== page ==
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We have all seen current and past sports stars and athletes promoting everything solar heating to superannuation but when they are using their status to promote an unhealthy food product to children and their parents is it using their ‘power’ and influence for the wrong reasons.

A recent study by the Cancer Council of Victoria, involving 1500 parents of primary aged children, showed some unnerving results. The study asked parents to choice between an unhealthy food product and a comparable healthier food choice, based only on the packaging. While parents were offered the nutritional information panel to read, only 44% did so. The parents that did not read the panel in the study were twice as likely to choose an unhealthy product featuring a well-known athlete. They were also twice as likely to choose the product if the packaging contained a health claim such as ‘Added Fibre’.
In the words of Obesity Policy Coalition senior policy advisor, Jane Martin, ‘Endorsement by a sports star and selective nutrient claims are powerful promotional devices that can potentially mislead parents about the nutritional benefits of products’.

Even the sports stars’ colleagues aren’t happy about the involvement of some in the promotion of unhealthy food choices. Research out of the University of Sydney, in conjunction with the national and state institutes of sport, found that only 3.7% felt that it was acceptable for elite athletes to endorse or promote junk food or alcohol. Conducted amongst 682 swimmers, athletes, basketball players and rugby league players, the study found that 4 out of 5 athletes thought that sport should not promote junk food and alcohol and only 1 in 20 thought that athletes should be involved in such promotion.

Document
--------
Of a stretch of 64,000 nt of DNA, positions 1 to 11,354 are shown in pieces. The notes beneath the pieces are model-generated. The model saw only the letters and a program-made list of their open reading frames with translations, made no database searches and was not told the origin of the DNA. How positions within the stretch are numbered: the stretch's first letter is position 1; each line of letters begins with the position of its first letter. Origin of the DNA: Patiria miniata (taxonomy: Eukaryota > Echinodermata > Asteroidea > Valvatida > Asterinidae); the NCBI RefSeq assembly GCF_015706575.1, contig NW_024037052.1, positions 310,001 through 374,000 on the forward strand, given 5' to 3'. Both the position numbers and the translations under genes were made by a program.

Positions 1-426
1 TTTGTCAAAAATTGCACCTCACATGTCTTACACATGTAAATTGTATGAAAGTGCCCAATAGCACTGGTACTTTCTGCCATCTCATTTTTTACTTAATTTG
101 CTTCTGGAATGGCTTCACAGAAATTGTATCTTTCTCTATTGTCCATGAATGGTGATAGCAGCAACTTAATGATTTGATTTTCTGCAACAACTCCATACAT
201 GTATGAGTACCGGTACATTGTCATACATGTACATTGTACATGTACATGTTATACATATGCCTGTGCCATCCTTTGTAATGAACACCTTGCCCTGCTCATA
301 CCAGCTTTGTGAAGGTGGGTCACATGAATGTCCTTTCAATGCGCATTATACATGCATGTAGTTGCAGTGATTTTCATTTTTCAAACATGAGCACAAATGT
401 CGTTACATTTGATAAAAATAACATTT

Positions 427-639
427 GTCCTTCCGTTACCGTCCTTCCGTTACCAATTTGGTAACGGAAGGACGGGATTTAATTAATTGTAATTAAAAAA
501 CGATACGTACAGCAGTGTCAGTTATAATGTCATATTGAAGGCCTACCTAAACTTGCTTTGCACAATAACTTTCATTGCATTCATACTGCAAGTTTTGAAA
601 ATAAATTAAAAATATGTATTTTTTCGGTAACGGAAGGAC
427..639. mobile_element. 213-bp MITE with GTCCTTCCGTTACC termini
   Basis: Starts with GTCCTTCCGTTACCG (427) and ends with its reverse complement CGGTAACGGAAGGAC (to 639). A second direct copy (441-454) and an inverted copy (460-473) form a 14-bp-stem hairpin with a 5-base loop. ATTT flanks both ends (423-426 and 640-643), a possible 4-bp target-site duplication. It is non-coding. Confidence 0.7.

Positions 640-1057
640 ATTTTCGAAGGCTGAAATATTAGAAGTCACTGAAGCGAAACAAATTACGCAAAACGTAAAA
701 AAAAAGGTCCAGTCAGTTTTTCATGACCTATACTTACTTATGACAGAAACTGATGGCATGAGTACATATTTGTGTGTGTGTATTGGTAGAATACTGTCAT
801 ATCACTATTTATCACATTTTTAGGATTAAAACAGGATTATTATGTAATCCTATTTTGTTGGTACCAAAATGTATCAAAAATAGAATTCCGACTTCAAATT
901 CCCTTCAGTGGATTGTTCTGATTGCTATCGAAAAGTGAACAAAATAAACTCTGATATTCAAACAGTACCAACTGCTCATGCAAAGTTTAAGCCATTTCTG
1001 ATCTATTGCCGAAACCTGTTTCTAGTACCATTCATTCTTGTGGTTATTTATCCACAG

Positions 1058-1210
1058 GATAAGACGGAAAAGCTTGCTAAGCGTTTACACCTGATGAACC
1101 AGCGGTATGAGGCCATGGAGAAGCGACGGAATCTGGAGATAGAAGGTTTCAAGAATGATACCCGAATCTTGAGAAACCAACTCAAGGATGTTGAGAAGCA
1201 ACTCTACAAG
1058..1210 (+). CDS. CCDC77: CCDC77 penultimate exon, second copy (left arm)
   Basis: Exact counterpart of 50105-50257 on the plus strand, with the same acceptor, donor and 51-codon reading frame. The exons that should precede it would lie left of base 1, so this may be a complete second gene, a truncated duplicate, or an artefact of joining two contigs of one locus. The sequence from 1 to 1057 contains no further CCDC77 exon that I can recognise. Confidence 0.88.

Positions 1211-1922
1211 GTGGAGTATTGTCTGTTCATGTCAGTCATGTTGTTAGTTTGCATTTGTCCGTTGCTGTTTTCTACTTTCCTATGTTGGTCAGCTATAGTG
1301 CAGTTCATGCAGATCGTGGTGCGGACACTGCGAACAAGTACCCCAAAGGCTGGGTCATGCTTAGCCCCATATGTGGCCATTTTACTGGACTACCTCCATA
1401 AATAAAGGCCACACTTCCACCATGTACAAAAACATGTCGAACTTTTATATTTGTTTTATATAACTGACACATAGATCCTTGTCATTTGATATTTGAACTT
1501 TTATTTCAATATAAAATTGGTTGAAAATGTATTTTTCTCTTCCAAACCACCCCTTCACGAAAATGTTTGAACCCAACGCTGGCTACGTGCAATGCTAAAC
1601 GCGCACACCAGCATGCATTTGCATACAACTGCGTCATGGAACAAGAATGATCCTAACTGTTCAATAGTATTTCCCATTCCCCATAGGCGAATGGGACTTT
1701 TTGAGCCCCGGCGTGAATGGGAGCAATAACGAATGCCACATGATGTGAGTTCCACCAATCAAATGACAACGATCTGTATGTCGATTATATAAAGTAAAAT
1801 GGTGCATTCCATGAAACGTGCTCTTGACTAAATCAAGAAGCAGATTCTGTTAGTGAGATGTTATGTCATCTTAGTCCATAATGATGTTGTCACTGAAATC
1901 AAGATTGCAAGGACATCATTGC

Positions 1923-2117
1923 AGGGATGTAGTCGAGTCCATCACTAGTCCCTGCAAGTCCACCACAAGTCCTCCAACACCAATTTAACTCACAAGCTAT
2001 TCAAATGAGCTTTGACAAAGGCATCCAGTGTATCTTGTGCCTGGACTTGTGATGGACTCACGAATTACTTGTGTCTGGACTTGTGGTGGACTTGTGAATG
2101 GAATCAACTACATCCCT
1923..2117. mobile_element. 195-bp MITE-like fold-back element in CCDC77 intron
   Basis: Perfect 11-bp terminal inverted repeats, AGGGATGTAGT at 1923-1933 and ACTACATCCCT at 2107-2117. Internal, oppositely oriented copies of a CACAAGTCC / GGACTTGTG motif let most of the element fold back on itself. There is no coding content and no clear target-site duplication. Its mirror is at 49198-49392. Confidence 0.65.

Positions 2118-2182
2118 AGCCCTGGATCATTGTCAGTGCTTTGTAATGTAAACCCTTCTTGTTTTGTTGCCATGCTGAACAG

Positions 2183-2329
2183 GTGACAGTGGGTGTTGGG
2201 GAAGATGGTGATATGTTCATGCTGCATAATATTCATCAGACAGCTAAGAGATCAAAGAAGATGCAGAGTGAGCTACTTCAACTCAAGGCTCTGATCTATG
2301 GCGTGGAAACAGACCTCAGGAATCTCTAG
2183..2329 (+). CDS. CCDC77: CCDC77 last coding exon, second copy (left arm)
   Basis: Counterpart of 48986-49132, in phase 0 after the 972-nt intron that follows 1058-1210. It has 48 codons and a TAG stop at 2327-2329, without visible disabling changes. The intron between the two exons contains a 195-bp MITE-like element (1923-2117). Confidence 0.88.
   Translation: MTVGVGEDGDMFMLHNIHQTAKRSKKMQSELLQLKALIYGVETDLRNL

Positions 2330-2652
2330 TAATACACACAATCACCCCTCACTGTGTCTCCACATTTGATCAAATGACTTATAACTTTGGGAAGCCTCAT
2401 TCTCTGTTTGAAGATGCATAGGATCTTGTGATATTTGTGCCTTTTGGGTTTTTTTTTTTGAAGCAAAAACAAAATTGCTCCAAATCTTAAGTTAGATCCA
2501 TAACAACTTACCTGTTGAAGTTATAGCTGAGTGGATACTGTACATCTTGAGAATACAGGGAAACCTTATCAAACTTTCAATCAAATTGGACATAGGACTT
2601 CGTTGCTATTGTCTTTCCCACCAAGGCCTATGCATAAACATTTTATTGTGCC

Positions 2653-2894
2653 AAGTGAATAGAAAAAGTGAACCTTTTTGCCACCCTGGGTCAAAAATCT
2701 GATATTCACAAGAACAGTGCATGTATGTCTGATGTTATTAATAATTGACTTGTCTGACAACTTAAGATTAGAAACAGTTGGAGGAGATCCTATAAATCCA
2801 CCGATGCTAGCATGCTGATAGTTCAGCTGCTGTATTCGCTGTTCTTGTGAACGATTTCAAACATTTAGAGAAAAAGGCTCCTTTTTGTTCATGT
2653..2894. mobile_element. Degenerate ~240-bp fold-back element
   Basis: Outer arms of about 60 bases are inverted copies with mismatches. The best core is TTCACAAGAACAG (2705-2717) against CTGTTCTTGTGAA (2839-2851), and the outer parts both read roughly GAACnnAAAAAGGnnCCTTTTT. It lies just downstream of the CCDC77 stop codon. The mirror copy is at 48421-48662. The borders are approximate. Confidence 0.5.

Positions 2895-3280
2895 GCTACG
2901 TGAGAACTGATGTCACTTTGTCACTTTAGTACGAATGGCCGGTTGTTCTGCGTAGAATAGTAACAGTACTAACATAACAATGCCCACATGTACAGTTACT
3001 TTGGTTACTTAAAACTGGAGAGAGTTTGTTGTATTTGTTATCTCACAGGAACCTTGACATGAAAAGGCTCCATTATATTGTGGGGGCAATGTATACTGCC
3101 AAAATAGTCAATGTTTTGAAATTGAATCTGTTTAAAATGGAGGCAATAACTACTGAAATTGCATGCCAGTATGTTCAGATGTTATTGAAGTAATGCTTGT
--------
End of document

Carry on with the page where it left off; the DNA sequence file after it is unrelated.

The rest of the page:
The study concludes that ‘Elite and sub-elite Australian athletes perceive themselves as having a role in promoting healthy lifestyles to the general public and do not favour junk food or alcohol advertising or involvement of athletes in product promotion. The majority perceived they should be role models for the general community to be active (92%) and have a role in obesity prevention (63.8%).’

So why do they do it? While some may say it is all about the money, with the likes of Shane Warne pocketing a reported $500,000 for his promotion of McDonalds, but that can’t be the full story. Many athletes make just as much money or more but aligning themselves with products and brands that are not unhealthy. It is very perplexing as to why they do it then.

These athletes are role models to our children and need to consider the long term health impacts of their promotions. And perhaps parents too should heed this warning – don’t be swayed by celebrity endorsement of any kind or ‘health’ claims in big lettering across the front of the packaging. Read the nutritional information panel and make in informed and healthy food choice for your children. In years to come they will thank you for it.
Sport Stars and food endorsements

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